Thursday, August 2, 2012

Experience and treasure

It's been a long time since I've played with the D&D ruleset. We are using Swords and Wizardry, as I've mentioned before.

We've been delving into a smallish ruin/dungeon for a few sessions now, one of the party died from zombie attacks, and we've finally found some treasure and killed some zombies. We went back to town to recover and such.

So experience points and treasure were divvied up. We didn't get much, but we had a little cash to spend. Then the GM told us about the experience point bonuses that you get if you spend your money in class-appropriate ways or by carousing. Fighters get a bonus if they hire followers. Clerics get extra EP if they spend in accordance to their deity's precepts (feeding the hungry for altruistic deities). Magic users earn more if they spend on magical research and such. This was new to me.

So our mage had found a book on herbal magic in the dungeon, so went into the woods to gather herbs for experiments, then made some potions. Then she had a big party and invited some townfolk. Her experiments went awry and all twelve villagers began exhibiting atavistic animal characteristics. The village elders asked her to leave until she could fix the damage she'd done, so she took up residence in an abandoned hut outside the village.

One of our fighters caroused and got beat up, but earned mucho EP. I decided to hire one of the poor guinea pigs, er, 'Island of Doctor Moreau' villagers, who seemed to show fighting promise, as a squire. The mage also hired a couple of simple villagers who had taken on Bull-aspects. The cleric almost got thrown into jail for something that he did while carousing (which no one will talk about), but was released when promised to perform a mission for the deity.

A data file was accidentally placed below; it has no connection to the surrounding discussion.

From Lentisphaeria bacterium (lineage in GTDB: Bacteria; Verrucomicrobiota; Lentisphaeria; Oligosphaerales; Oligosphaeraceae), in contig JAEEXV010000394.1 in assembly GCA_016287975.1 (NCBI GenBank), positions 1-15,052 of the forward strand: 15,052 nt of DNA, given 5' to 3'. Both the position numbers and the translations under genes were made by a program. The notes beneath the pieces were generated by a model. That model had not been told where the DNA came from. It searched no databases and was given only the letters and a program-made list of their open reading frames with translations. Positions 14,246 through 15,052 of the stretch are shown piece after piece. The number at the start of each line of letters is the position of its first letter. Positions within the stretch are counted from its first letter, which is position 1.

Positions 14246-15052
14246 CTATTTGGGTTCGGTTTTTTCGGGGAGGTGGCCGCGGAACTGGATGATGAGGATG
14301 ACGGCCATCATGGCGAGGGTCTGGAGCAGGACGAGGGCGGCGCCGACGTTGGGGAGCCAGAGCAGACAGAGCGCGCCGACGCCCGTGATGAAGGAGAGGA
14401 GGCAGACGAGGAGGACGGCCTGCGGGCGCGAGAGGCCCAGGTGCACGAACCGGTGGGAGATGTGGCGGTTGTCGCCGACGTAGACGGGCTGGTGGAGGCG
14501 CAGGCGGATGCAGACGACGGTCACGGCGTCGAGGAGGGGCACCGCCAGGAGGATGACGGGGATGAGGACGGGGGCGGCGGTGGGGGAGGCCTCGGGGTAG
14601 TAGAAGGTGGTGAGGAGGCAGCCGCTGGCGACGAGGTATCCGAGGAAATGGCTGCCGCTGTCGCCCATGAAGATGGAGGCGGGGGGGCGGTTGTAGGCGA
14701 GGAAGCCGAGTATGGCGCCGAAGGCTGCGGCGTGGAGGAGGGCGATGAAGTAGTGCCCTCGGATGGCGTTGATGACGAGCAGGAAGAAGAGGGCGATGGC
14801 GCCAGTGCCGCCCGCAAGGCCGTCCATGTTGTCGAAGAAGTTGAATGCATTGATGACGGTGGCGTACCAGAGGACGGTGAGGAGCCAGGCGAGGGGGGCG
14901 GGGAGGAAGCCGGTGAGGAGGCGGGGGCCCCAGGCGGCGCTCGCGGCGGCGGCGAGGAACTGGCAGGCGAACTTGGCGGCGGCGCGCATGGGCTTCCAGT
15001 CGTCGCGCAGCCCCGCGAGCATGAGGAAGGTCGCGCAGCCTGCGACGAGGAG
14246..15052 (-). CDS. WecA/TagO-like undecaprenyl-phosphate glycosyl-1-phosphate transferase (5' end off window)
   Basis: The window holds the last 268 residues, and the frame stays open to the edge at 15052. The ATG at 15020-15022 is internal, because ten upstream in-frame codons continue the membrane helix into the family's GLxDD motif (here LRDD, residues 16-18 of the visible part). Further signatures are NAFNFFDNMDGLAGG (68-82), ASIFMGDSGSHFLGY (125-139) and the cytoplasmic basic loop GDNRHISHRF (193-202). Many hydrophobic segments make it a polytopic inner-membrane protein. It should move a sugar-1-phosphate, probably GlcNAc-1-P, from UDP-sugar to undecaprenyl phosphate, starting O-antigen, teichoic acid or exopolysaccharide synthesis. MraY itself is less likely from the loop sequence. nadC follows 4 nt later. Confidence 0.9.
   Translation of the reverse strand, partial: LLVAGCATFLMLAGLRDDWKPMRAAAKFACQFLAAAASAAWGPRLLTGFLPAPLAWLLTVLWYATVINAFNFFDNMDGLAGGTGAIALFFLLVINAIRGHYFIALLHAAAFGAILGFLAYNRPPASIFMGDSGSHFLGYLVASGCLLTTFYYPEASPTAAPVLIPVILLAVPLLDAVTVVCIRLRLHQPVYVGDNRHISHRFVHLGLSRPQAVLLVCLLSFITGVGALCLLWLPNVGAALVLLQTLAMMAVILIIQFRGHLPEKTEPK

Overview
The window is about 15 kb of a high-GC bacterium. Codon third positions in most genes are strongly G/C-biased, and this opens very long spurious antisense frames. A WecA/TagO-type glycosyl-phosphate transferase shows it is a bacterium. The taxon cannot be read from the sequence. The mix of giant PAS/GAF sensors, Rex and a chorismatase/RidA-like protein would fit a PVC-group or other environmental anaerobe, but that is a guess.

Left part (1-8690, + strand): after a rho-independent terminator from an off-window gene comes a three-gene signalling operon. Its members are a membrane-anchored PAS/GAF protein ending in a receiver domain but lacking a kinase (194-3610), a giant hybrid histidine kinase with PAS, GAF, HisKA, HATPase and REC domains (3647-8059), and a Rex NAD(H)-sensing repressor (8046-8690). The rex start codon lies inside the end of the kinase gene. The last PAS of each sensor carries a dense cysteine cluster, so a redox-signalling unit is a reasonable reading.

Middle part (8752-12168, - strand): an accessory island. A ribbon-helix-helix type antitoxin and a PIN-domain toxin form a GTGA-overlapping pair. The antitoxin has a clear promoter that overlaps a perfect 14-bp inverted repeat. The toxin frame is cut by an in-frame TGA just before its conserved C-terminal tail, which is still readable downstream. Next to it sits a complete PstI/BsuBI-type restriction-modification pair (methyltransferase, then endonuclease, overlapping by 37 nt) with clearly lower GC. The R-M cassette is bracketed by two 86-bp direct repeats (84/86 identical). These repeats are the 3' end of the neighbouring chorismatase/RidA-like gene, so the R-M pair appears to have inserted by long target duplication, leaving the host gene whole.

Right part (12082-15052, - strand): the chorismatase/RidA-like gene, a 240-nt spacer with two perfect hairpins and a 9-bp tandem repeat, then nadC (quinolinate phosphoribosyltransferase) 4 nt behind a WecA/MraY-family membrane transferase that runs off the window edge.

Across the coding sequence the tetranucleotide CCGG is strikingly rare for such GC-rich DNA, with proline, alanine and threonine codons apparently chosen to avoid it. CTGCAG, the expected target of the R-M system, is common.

I really like this rule. It encourages players to spend their money on things other than bigger weapons, better armor, or more magical items, thus slowing the arms race between players and GM. It also provides for interesting stuff to happen outside the dungeon, though I've never had trouble getting into trouble in town.

I don't ever remember playing D&D this way, oh these many decades ago.


  1. Thanks for sharing this. I had not heard this was part of the S&W mechanics either, but it sounds very useful and fun - as well as generative of plot hooks galore.

  2. Hey guys, not sure if I might have already posted this on a different topic but wanted to make sure you knew about a new Swords & Wizardry SRD (online rules reference) site built using the Complete rules. It's at and I'd love to hear any comments or suggestions anyone has on it. Feel free to email anything you have to :)